[The article] was … reinforced by another article July 7, 1917. It (the latter) had for headlines the words “The Failure of Recruiting,” and recruiting failed, was its representation, notwithstanding an “advertising campaign was worked at high pressure” and “all sorts of means were tried to stir up patriotism.” Its further declaration was that “Germany was represented as a violator of all human rights and all international law, yet all in vain. Neither the resounding praises nor the obviously false accusations against Germany were of any avail. The recruits did not materialize.” The cause was represented to be “that the American, who certainly cannot be called a coward” did “not care to allow himself to be shot to satisfy British lust for the mastery of the world.” And “the people instinctively recognize and feel” that “the pro-British policy of the Government,—is an error, which can bring nothing but injury upon this country.” It was then added that “the nation therefore” was doing the only thing it could still do, “since its desires were not consulted at first.” It refused “to take part.” …
[The] statements were deliberate and wilfully false, the purpose being to represent that the war was not demanded by the people but was the result of the machinations of executive power, and thus to arouse resentment to it and what it would demand of ardor and effort….
Yet surely the judgment of whether “the war was … demanded by the people” or whether it “was the result of the machinations of executive power” (or a mixture of the two) is a matter of opinion. A statement about what “the people instinctively recognize and feel” is obviously a guess, not an assertion of what can be empirically proved true or false.
And we see this continuing today. Thus, for instance, in 2020 an advocacy group sued Fox News claiming that its coronavirus coverage was “false,” but many of the alleged falsehoods were opinions, such as about just how dangerous COVID was. Likewise, the top item on then-President Trump’s “fake news” award list—Paul Krugman’s wildly incorrect prediction the day after President Trump’s election that “If the question is when markets will recover, a first-pass answer is never”—was an opinion, as predictions inherently are.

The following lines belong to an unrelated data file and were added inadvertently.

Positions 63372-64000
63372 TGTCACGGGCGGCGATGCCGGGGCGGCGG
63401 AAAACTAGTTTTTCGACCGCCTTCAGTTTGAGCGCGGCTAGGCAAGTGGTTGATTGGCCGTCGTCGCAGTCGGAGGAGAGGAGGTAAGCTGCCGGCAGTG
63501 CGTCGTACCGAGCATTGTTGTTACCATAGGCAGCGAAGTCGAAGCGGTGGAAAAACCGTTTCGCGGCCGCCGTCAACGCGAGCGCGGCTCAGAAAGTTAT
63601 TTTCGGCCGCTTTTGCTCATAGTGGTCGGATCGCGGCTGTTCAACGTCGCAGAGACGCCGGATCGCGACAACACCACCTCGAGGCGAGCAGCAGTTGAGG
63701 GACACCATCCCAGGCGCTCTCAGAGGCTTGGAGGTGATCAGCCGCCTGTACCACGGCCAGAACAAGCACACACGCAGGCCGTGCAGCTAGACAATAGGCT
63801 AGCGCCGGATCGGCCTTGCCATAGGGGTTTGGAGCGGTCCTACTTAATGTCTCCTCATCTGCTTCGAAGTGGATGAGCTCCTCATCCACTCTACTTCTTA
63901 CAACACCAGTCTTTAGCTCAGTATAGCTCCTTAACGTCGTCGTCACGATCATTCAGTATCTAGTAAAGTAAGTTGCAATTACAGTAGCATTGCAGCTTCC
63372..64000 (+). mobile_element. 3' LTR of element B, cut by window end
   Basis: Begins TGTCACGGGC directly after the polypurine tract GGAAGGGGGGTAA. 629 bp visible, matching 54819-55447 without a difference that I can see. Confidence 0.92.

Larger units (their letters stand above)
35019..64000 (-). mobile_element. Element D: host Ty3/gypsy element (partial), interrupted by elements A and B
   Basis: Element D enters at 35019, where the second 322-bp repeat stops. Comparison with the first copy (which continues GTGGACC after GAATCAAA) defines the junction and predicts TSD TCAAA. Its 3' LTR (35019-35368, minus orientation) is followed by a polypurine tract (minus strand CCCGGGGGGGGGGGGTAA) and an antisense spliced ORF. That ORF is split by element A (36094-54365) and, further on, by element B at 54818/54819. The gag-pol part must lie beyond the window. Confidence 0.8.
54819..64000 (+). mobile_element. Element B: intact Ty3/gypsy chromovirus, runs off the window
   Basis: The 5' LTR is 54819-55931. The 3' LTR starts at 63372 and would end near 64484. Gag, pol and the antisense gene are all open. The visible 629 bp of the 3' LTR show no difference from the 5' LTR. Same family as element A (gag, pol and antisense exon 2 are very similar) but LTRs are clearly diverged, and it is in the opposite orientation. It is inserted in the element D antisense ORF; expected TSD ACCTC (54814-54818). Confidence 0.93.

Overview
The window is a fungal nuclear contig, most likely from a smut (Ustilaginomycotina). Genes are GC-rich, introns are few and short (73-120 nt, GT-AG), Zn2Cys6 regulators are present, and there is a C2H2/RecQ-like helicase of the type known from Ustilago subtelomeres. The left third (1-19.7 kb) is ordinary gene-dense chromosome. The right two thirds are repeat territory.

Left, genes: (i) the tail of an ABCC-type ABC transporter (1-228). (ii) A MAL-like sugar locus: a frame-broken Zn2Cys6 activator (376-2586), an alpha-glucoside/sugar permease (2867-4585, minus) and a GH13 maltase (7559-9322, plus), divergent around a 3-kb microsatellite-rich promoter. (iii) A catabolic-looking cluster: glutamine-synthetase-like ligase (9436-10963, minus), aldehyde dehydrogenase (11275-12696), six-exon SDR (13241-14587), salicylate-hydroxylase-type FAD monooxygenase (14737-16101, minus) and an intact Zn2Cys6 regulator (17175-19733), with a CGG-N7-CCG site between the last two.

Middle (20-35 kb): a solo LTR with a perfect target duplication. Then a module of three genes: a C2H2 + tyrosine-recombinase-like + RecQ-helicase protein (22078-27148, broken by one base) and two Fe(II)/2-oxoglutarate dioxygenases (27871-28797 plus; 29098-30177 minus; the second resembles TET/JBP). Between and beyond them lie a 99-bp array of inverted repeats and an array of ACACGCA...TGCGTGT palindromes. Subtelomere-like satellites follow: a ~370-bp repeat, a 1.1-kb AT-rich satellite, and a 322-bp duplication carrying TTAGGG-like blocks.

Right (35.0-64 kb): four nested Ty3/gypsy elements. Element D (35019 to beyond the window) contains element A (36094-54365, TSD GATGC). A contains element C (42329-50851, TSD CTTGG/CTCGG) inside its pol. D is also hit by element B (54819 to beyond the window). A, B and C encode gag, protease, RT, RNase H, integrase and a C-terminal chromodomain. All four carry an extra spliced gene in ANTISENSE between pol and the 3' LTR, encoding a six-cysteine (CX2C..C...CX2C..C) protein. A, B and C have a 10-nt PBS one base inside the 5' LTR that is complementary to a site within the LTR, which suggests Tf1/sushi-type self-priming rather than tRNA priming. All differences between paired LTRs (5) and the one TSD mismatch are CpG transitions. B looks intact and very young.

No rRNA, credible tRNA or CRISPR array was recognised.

To be sure, this risk is present in all false statement cases, including ordinary libel lawsuits. Courts routinely have to decide whether a statement is a potentially actionable factual assertion or a constitutionally protected opinion, and are often alleged to have erred on the matter. The risk of erroneously punishing opinions is not sufficient to categorically bar all liability for lies. But it may be one factor in favor of forbidding legal liability when alternative institutions can help correct the record.
[* * *]
Tomorrow: Implications of the institutional analysis in yesterday’s post for some particular controversies.
 Complaint, Washington League for Increased Transparency & Ethics v. Fox News, No. 20-2-07428-4 SEA. (Wash. King Cty. Super. Ct. Apr. 2, 2020), https://ift.tt/yqoXwFR.
 See Eugene Volokh, Lawsuit Against Fox for Its Coronavirus Coverage, Volokh Conspiracy (Reason), Apr. 3, 2020, 9:06 pm, https://ift.tt/A7JzQE9.
 Jason Schwartz, Trump Gives Out ‘Fake News Awards’ to CNN, N.Y. Times, Wash Post, Politico, Jan. 17, 2018, 7:45 pm, https://ift.tt/H0wBpcn.
 Paul Krugman, The Economic Fallout, N.Y. Times, Nov. 9, 2016, 12:42 am. In fact, the market rose 250 points by the end of that very day, was up nearly 1500 points from election day by inauguration day, Jan. 20, 2017, and was up by 10,000 points by the end of 2019. See Yahoo! Finance, Dow Jones Industrial Average (^DJI) [Historical], https://ift.tt/hyn6F4x.
 Others have of course noted the danger that opinions might be lumped together with true false statements of fact. See, e.g., Will Oremus, Stop Calling Everything “Fake News”, Slate, Dec. 6, 2016, 6:58 pm, https://ift.tt/UXH1kBm.
 See, e.g., Milkovich v. Lorain Journal Co., 497 U.S. 1 (1990).